In their further written representation of April 2016 the Applicant mentions that they have had a good working relationship with the ORR in the forms of CHRL, CRS and CRT. These latter two organisations pre-date the meeting in 2011, as does the formation of CHRL in 2009. In addition, by 2011 funds for the purchase of a transfer Order via the Local Sustainable Transport Fund had been pencilled in. As such CHRL’s representatives and the ORR must have been fully aware of the position regarding level crossings over the A5 and the A483. In 2013 the Applicant was still publically saying that the traffic at these two crossings would have to make way for the restored line.

CHRL has made no comment regarding the escalating cost of restoring the whole railway line taking into account the need to cross the two trunk roads by bridge/underpass and potential increased costs at other crossings.

See paragraph 1.8 of CHRL’s written representations. The restoration of the branch line is a project that will be undertaken in phases.

 

As specific proposals are worked up they will take account of all relevant circumstances and will be costed in the usual way. Funding will be sought from a variety of sources, as is normal for heritage and community railway projects.

Figures presented to members and others in recent years have reflected the timescales and costs that were considered pertinent at the time.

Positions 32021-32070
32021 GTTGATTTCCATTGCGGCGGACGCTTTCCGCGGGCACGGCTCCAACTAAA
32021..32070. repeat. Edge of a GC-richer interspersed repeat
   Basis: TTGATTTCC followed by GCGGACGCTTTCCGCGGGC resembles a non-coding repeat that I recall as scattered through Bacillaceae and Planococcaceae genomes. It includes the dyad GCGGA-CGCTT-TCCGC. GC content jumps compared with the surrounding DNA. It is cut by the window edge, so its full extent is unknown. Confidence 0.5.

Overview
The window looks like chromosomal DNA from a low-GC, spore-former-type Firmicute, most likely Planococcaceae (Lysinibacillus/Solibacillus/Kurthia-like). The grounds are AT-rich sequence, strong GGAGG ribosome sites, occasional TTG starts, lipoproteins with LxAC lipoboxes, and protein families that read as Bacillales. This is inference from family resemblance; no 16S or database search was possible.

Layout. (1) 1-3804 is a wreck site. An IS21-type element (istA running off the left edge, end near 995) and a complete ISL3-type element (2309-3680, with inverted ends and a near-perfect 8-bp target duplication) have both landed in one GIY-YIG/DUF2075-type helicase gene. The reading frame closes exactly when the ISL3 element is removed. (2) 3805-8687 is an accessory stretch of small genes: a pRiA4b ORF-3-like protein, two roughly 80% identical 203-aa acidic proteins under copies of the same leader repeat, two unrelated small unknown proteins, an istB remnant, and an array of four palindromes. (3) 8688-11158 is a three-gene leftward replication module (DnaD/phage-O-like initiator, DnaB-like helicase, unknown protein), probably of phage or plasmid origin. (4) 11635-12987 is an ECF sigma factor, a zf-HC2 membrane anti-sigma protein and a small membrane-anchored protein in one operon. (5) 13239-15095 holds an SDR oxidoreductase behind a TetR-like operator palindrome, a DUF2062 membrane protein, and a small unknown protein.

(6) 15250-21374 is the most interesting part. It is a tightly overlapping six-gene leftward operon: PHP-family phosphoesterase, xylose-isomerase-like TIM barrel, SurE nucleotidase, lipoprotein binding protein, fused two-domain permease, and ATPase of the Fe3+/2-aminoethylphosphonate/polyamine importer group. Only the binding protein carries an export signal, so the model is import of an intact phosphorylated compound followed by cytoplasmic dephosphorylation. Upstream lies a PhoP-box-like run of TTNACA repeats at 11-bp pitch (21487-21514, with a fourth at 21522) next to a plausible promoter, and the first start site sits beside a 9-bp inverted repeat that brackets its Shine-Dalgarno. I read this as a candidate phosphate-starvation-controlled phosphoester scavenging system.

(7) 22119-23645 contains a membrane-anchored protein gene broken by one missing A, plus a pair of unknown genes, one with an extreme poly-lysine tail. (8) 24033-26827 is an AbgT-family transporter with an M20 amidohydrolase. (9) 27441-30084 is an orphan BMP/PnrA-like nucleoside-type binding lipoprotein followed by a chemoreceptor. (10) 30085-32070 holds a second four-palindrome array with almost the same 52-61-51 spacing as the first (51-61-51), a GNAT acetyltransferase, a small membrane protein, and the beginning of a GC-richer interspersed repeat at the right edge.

Considering that the plan is to restore the line in phases, and that certain elements such as crossing the A483 and A5 are reliant on capitally funded projects such as the widening of the A5 including an underpass for the railway, what assurances has the Applicant received from Highways England that this extra funding will be available solely for the railway restoration project?

 

We would state again at this point that Shropshire Council (formerly Shropshire County Council along with Oswestry Borough Council) and Oswestry Town Council have committed themselves long term both politically and financially to the railway restoration project as stated in Document 11, Shropshire County Council Cambrian Railway Branch Line Oswestry 18th May 2004, included in our written representation of 22February 2016.

This represents an unprecedented investment by a public authority, with absolutely no guarantee that the cost to local rate payers will not continue to escalate.

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CHRL threatened to use compulsory purchase powers by letter dated 28 August 2013.

Once again, (redacted) is referring to historical matters that are not relevant to the application that is before the Secretary of State. Further, the allegations indicates a lack of understanding on the part of (redacted) of the law relating to railway infrastructure projects and the provisions for railway undertakers to seek to acquire land by compulsory acquisition in the event that they can justify a compelling need for the land in the public interest (which would be outside the scope of this transfer Order in any event).